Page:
Calling a toll a tax - semantic warfare (POLITICS)

October 18, 2008
By Peter Samuel

Opponents of tolls often say "a toll is just a tax" or they call tolls "toll taxes". They think that they can damn the toll or the toll increase by saying it's a tax. This is stupid because a toll is not a tax, and because most people accept taxes anyway.

A tax has two major characteristics:

1. It is the government claiming a share of something of yours  - a share of your income, a share of the sale price in the store, a share of the value of your property, a share of an inheritance, and so forth. A tax is levied as a percentage of an asset or a transaction of the private sector.

2. Another characteristic of a tax is that the payer gets no specific good or service in return for the payment, just the general "services" of the government that levies it. And indeed those services of government are available to everyone regardless whether or not you pay the tax.

Therefore it is silly to call a toll a tax since (1) it has nothing to do with government getting a share and (2) you DO get a very specific service, and just that service, in return for payment - the right to use the road or bridge now.

A toll is an entry fee, a user fee, or a price for a specific service, namely admission to and use of a tolled facility.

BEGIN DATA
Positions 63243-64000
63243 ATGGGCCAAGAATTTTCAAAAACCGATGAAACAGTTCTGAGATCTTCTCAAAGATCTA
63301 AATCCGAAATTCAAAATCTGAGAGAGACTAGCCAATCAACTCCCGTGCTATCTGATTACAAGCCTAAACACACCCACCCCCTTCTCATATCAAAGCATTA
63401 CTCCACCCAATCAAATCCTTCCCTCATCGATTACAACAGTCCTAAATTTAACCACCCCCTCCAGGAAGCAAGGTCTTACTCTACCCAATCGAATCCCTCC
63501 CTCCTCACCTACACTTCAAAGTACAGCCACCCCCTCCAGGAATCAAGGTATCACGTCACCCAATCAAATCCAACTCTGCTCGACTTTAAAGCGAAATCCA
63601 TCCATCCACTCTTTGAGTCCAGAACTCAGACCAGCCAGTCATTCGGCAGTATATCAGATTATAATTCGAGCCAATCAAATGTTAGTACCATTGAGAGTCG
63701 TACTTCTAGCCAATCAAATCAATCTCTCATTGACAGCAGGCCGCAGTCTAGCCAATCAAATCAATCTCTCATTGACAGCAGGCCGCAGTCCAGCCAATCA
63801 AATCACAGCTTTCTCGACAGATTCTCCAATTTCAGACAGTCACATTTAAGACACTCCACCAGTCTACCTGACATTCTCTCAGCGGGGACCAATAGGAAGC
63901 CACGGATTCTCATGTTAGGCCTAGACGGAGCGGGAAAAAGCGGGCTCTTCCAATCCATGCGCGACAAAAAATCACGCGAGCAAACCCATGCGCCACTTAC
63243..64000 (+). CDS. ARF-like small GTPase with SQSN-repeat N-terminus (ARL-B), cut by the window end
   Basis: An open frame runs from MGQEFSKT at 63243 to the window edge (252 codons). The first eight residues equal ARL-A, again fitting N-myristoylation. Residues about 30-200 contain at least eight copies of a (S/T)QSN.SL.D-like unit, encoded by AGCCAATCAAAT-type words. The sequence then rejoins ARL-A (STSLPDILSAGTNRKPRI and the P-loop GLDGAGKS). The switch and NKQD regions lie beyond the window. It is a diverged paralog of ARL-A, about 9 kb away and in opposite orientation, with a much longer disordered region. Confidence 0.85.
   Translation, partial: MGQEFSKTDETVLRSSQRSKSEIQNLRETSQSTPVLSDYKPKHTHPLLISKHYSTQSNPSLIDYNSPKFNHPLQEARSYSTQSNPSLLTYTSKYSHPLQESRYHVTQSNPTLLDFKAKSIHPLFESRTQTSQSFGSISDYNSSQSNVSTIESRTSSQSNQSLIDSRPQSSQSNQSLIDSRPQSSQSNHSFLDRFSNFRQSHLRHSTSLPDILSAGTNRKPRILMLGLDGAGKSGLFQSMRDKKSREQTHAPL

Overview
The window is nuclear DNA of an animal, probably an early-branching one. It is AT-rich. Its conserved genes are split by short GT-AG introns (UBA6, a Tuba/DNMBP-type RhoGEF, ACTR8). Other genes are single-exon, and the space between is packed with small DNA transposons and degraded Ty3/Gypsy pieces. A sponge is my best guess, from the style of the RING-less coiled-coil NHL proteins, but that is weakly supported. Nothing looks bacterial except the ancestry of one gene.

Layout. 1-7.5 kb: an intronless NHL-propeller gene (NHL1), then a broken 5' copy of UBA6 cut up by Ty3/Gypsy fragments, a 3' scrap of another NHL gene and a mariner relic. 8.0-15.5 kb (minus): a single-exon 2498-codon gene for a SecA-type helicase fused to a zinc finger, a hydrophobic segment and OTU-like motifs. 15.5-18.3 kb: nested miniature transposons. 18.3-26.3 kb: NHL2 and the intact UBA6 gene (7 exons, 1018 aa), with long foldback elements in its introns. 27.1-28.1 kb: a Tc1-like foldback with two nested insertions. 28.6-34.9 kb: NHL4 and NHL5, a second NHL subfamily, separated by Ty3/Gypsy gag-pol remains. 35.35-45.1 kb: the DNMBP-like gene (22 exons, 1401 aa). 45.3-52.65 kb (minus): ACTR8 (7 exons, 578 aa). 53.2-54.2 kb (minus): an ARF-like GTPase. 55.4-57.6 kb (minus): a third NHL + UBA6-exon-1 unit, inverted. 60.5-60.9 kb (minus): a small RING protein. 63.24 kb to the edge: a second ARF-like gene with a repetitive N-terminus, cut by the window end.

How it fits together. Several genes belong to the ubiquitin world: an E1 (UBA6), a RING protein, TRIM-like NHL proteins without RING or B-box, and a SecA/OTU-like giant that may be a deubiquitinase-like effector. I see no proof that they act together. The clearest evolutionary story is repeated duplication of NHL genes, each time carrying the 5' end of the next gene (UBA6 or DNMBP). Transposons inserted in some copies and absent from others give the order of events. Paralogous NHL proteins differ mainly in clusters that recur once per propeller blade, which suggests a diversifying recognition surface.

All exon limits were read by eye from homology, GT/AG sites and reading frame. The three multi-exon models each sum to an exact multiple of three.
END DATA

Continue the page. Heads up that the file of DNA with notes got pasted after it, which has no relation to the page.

That is true regardless of who owns or operates the toll facility, whether it is run by a government department, authority, a not-for-profit, or a for-profit.

This is true regardless of whether it makes profits, and regardless of what they are used for.

A toll road is a toll road because a toll is collected on it. Same with a toll bridge or tunnel.

None of this says anything about whether the toll is good, bad or indifferent. I agree, of course, that monopoly tolls used to make super-profits and support wasteful purposes are bad.

But they should be called bad tolls.

It just causes semantic confusion to name-call tolls as taxes. Better to say they are bad tolls and to go on to explain why they are bad. I think that is more persuasive than name-calling.

Most people dislike taxes but they regard them as a necessary evil, or as unavoidable.

Does it really damn bad tolls to have people think about them in that light?

Our recommendation to people upset with a particular toll - don't waste time name-calling and arguing semantics but enunciate and explain your opposition.

Editor TOLLROADSnews 2008-10-18


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